If you're approved for Social Security or SSI disability, the Social Security Administration (SSA) will likely owe you hundreds or thousands of dollars in disability "back pay," mostly due to the time it takes the SSA to process disability claims. When you receive the back payments will depend on whether you've been approved for Social Security disability insurance (SSDI) or Supplemental Security Income (SSI). (For an overview of past due payments, including how far back they go, see our article on Social Security back pay.)
If you were approved for SSI disability benefits, you will receive your back pay in either one lump-sum amount or, if the amount of back pay owed to you is large, in three smaller installment payments. The same is true if you were approved for both SSI and SSDI.
If the back pay owed to you is more than three times the maximum monthly SSI benefit amount, the SSA will pay you in partial installment payments. In 2023, the maximum federal SSI monthly benefit is $914 (but your amount may be different if your state pays an SSI supplement).
This means that, if the SSA owes you more than $2,742, you won't receive it in one lump sum. The backpay installments will be made in three payments, at six-month intervals. But the payments are not likely to be in equal amounts. The first two payments can't be more than three times your maximum monthly benefit. For example, if Social Security owes you $6,000, and your monthly benefit is $914, your first two payments will be for $2,742 each. The remainder of backpay will be paid in the third installment, regardless of the amount. In the above example, the third installment payment would be in the amount of $516.
Social Security will recognize urgent needs to receive the full amount of SSI back pay in certain situations. You can request the SSA to increase the first and second payments if you need funds to:
Medical necessities can include:
Housing debts can include:
If you don't need the back pay right away for any of the above reasons, Social Security could still pay you in one lump sum if:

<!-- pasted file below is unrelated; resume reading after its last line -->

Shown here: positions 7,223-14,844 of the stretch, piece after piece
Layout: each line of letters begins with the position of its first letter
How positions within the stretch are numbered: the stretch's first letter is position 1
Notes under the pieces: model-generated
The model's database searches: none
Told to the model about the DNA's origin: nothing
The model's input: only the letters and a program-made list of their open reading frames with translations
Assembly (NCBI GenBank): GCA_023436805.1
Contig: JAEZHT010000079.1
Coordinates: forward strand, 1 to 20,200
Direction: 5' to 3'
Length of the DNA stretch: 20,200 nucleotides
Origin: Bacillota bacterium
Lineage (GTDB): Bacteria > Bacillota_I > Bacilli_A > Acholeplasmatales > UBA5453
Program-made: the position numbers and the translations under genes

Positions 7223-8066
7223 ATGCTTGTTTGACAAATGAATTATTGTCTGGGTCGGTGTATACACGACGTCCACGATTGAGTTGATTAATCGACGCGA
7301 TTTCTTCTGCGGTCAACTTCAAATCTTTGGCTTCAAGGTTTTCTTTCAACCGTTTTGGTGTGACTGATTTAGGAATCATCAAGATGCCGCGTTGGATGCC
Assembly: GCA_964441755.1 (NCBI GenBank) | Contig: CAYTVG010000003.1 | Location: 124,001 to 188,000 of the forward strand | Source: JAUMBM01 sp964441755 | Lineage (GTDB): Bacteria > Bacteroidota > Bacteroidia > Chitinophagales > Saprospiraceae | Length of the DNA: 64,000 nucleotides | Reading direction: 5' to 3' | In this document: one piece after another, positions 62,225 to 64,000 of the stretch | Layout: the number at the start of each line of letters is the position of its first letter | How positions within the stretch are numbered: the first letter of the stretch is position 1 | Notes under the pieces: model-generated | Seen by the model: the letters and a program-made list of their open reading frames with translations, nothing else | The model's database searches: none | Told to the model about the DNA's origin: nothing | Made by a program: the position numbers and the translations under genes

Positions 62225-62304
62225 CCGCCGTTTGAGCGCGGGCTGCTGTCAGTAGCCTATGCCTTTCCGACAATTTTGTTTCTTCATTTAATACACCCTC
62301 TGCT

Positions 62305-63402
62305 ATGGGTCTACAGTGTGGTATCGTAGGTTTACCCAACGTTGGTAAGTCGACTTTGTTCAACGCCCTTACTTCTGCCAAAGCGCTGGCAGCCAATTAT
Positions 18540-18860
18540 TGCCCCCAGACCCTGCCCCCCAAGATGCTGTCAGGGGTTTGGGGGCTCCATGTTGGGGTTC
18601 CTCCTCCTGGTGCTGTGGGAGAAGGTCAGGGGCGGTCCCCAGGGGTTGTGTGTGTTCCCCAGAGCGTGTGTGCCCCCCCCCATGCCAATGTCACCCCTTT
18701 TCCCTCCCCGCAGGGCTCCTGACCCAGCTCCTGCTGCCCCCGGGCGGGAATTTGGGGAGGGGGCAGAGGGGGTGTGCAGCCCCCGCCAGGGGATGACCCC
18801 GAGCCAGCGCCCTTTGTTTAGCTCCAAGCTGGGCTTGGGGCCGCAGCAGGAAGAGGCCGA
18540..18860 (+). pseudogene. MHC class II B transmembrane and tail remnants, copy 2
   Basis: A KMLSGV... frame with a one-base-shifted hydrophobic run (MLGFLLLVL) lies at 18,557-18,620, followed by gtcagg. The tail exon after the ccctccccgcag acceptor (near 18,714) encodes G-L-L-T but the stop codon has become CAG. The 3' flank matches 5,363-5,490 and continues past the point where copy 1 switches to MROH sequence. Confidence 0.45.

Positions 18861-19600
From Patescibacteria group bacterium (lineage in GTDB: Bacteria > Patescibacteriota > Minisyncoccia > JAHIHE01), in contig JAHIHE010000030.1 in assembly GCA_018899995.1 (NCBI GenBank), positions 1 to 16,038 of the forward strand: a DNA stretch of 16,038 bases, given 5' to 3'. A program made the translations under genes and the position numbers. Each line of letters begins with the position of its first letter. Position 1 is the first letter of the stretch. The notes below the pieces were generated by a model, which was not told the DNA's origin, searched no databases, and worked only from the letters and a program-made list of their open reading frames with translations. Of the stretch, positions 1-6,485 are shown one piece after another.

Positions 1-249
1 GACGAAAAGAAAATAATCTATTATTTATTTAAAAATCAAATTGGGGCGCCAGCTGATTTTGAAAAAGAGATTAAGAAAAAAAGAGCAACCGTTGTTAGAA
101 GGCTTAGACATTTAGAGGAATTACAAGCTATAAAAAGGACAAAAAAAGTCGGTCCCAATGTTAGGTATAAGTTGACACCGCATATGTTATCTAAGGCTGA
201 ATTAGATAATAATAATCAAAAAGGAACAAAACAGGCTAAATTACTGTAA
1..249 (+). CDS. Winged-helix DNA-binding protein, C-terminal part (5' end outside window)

If you think you may be eligible for larger first and second installment payments, or one lump sum, talk to a field representative at your local Social Security office.
SSI back pay is paid only for the months following the SSI application date to the approval date. Many people who are approved for SSI only are disappointed in the small amount of back pay they receive, and they wonder if there is an SSI back pay minimum. Social Security doesn't have a rule requiring the agency to pay a certain minimum amount of back pay. Here's how SSI back pay is calculated.
If you receive past due payments of SSDI as part of your back payments, the SSDI payments will be considered unearned income in the month that you receive them, which could affect your SSI payment for the month.
But for nine months, Social Security won't count the backpay as a "resource" against you, even if you keep it in your bank account. After nine months, you would have to spend some money if keeping it would put you over Social Security's asset limit ($2,000 for an individual and $3,000 for a couple). But if you spend the money on something that Social Security doesn't count as a resource, such as a car or household goods, they won't affect your SSI eligibility. Read more about how to safely spend your disability backpay.
If you were approved for SSDI benefits alone, you'll receive the backpay as one lump-sum payment. SSDI back payments are never paid in installments.
When you're approved for SSDI, you'll usually receive a significant amount of backpay. The average SSDI backpay amount is higher than the average SSI backpay amount because you can receive SSDI payments for the months you were disabled before your application date.
SSDI backpay can cover a period starting as early as 12 months prior to your application date all the way until the date you were approved. How much backpay you'll receive depends on your disability onset date, your application date, and the date you were approved for benefits. Learn more about how SSDI backpay is calculated.
In addition to your backpay, you'll also be entitled to monthly SSDI payments. Social Security's rules do not allow you to receive monthly in the form of a lump-sum settlement; you must collect them on a monthly basis. Unlike some workers' comp benefits, you can't request a settlement of your Social Security disability benefits.
Your award letter will state the amount of your backpay check and when you'll receive it. Most new disability recipients are required to receive their back payments and monthly payments by direct deposit.
Sometimes people receive their backpay check before their regular monthly payments start, and sometimes they have to wait a few weeks for the backpay check. Social Security generally takes about three weeks to two months to start sending your regular monthly payments.
Keep in mind your lump-sum check for SSDI back payments might be subject to taxes. For more information, read our article on how disability backpay is taxed.
Updated April 24, 2023